1) Agreements reached under duress either as a result of the threat of physical violence or excessive economic pressure.
2) Undue influence as a result of a relationship of trust between two individuals such as a parent and child, solicitor and client or bank and client
Contracts are made up of express terms and implied terms. Express terms are those stated in the contract and implied terms are as a result of legislation or accepted business practice.
Terms Implied by Law
Terms of contract implied by law do not depend on the common intention of parties. They can we side ranging from remedies for late payment, to requirements for building contractors to provide proper materials.
Terms Implied by Trade Usage
The courts are willing to accept terms which reflect common business practice. This demonstrates the point that it is unwise to rely regard the express terms in isolation. More often express terms which have become custom and practice between two organisations are implied when an oral contract is placed (over the telephone for example).
It is important for project managers to realise that at the heart of contract law is a need to act in a reasonable way and not abuse positions of power.
Standard Forms of Contract
Many organisations adopt standard forms of contract for the purchasing and supply of goods and services. If widely used in a business sector, like the JCT form for building contract, they are assumed by the courts to be fair and reasonable because of their roughly equal bargaining positions. However where a standard form of contract is use in a situation of unequal power then there is no presumption that the terms are fair and reasonable because the terms can be weighted in favour of the more powerful party. Most commonly used standard forms of contract in construction are:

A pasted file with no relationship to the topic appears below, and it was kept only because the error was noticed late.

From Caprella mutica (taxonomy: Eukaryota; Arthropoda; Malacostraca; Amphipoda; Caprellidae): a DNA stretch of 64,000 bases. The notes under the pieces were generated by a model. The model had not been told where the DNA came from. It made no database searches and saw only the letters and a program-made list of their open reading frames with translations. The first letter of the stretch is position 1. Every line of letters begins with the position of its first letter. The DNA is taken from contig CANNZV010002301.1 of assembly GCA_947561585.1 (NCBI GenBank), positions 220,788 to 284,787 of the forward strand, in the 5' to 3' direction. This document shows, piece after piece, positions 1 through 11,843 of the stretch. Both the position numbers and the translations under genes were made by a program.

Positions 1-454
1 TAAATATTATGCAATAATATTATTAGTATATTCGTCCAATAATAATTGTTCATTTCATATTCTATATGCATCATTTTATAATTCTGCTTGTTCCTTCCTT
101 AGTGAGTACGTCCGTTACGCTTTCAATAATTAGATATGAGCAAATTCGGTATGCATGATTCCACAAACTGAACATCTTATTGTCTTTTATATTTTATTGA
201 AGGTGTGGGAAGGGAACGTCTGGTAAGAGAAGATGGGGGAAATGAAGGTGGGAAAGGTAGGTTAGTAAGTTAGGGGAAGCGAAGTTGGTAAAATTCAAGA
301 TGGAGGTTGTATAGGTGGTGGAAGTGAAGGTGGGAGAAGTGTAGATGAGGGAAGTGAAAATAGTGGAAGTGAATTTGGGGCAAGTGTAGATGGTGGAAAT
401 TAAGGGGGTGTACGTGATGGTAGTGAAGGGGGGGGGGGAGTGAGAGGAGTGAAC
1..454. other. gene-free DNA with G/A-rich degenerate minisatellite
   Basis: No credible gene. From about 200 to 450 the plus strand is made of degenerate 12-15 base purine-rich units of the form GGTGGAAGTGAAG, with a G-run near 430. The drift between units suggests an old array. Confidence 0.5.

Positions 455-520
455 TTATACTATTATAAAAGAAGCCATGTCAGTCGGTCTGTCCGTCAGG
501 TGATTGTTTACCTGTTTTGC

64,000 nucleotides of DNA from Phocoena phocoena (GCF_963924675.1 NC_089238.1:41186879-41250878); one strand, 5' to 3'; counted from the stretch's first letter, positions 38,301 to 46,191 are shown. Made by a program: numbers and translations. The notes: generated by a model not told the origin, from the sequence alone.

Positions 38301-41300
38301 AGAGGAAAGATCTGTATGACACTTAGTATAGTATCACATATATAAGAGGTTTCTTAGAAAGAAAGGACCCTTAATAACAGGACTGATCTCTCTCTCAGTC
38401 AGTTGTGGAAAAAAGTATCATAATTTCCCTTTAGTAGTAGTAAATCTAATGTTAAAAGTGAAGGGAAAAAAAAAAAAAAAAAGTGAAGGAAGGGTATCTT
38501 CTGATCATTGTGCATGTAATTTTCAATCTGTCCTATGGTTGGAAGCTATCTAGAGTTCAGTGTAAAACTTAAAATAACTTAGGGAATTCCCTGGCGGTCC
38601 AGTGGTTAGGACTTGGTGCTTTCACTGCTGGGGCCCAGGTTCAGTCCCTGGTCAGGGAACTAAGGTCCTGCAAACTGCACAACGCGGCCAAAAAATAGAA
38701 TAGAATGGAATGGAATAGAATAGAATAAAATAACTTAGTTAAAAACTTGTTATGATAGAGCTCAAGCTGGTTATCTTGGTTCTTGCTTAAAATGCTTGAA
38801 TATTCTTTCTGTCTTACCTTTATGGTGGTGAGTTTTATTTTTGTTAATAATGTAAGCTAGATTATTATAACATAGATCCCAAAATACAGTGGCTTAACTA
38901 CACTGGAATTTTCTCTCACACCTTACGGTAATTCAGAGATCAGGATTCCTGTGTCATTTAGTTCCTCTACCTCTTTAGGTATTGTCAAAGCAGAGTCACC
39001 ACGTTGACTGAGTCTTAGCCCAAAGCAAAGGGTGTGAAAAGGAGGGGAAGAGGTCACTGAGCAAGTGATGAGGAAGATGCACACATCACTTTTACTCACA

JTC (Joint Contracts Tribunal)
Issued by the Royal Institute of British Architects and National Federation of Building Trades Employers this form of contract has become a widely accepted form of contract. Most of the power to take fair and reasonable decision rests with the Architect for the project.
Engineering Forms of Contract
In comparison to construction contracts, those used for engineering plants (utilities, transportation systems etc) are high complex and bespoke to the parties in the project. The complexity in such contract means that the parties must be clear who is responsible for the risk in each case. Often these contracts include clauses to indemnify the client against claims by third parties often covering health and safety issues.
Many terms are used in language which has different meaning to common English. Some of these are set out below:
Time is of the Essence
Time is of the essence is a term in contract law which indicates that the parties to the agreement must perform by the time to which the parties have agreed if a delay will cause material harm, Contrast this with reasonable time, where a delay in performing may be justified if it is reasonably required, based upon subjective circumstances such as unexpected weather.